Russian President Vladimir Putin has called for a transition to a decentralized international financial system, asserting that such a transformation would bolster global economic resilience. This revolutionary viewpoint was expressed at the second Eurasian Economic Forum and has triggered a renewed debate on the future of global financial frameworks.
Rethinking financial systems for stability
President Putin proposed that a decentralized financial system could better serve the global economy and improve stability. He suggested that the economy would become “less dependent on crisis phenomena” in countries that hold global reserve currencies, making payments more secure.
According to Putin, decentralization would depend heavily on the “advantage of global reserve currencies.” In his perspective, a more diversified financial system might reduce the world’s vulnerability to fiscal turbulence in nations with prominent reserve currencies. The President also highlighted the role of such a system in a depoliticized global economic environment, contributing to withstand crises sparked by significant events.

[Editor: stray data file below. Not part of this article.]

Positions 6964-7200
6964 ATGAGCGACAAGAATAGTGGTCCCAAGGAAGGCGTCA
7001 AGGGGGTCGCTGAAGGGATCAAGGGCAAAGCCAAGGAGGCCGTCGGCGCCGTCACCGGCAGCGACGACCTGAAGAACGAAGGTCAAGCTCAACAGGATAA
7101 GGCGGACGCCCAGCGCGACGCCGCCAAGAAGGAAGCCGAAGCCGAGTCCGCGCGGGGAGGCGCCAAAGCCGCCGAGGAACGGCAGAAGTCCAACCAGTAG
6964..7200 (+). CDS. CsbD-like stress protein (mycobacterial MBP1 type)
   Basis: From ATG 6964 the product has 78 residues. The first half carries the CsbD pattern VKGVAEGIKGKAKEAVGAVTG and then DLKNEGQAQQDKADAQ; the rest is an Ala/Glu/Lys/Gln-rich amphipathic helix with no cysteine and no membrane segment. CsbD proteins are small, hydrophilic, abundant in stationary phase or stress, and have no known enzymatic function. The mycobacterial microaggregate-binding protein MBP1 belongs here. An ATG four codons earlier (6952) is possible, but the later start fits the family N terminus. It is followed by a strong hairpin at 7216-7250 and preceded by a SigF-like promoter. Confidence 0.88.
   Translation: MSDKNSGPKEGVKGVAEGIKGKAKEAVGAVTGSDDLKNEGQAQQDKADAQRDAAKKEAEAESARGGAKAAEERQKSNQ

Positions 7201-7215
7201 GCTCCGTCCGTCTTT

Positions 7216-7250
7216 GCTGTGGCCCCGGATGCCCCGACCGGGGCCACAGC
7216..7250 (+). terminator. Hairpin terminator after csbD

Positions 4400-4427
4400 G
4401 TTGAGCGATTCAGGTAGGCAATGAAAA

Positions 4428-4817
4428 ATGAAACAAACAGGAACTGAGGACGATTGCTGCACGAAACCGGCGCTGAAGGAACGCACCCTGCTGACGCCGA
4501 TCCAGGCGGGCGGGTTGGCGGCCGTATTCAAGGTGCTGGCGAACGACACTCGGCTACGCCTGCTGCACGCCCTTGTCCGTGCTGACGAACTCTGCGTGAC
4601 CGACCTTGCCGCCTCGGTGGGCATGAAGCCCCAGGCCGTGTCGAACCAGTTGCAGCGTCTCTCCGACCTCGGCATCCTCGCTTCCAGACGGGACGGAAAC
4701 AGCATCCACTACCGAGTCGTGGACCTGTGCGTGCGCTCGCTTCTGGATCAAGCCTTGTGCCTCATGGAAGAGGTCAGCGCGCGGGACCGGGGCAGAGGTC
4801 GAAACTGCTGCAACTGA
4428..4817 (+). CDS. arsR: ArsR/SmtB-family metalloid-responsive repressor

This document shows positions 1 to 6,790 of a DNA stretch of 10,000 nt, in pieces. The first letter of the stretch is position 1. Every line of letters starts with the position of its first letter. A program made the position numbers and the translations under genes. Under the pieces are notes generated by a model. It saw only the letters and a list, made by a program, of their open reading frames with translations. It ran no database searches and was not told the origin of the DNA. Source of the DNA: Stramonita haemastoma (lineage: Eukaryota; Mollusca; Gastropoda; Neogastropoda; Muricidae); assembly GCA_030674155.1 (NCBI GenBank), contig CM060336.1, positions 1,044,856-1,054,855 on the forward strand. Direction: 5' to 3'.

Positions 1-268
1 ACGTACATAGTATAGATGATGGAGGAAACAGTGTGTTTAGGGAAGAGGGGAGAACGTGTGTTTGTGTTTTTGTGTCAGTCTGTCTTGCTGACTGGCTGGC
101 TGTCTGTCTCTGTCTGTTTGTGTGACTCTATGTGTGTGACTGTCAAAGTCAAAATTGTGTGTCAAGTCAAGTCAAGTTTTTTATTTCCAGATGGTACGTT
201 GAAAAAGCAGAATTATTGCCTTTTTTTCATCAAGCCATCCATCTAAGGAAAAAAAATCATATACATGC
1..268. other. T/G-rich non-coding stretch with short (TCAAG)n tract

Putin also emphasized that the financial overhaul could enhance the security of payments and the whole global economy, suggesting the development of a de-politicized economic landscape.
Shifting toward national currencies
The Russian leader’s vision of a more equitable financial landscape does not exist in a vacuum. Putin pointed out that several rapidly advancing economies, including China, India, and countries in Latin America, are increasingly moving towards using national currencies for international trade settlements.
Putin’s emphasis on using national currencies corresponds with Russia’s current economic strategy, which seeks to reduce reliance on the currencies of countries deemed unfriendly. This approach supports the notion of increased national sovereignty and the pursuit of independent domestic and foreign policies, intending to construct a new, more equitable global system of economic relations.
In this context, the Kremlin has been endeavoring to reduce the share of the U.S. dollar used for its international settlements due to U.S. sanctions, opting for the Chinese yuan and other national currencies in transactions with China and Iran.
This discourse around financial decentralization resonates with the theme of this year’s forum, “Eurasian integration in a multipolar world,” underscoring Putin’s belief that the world is undergoing “fundamental changes.”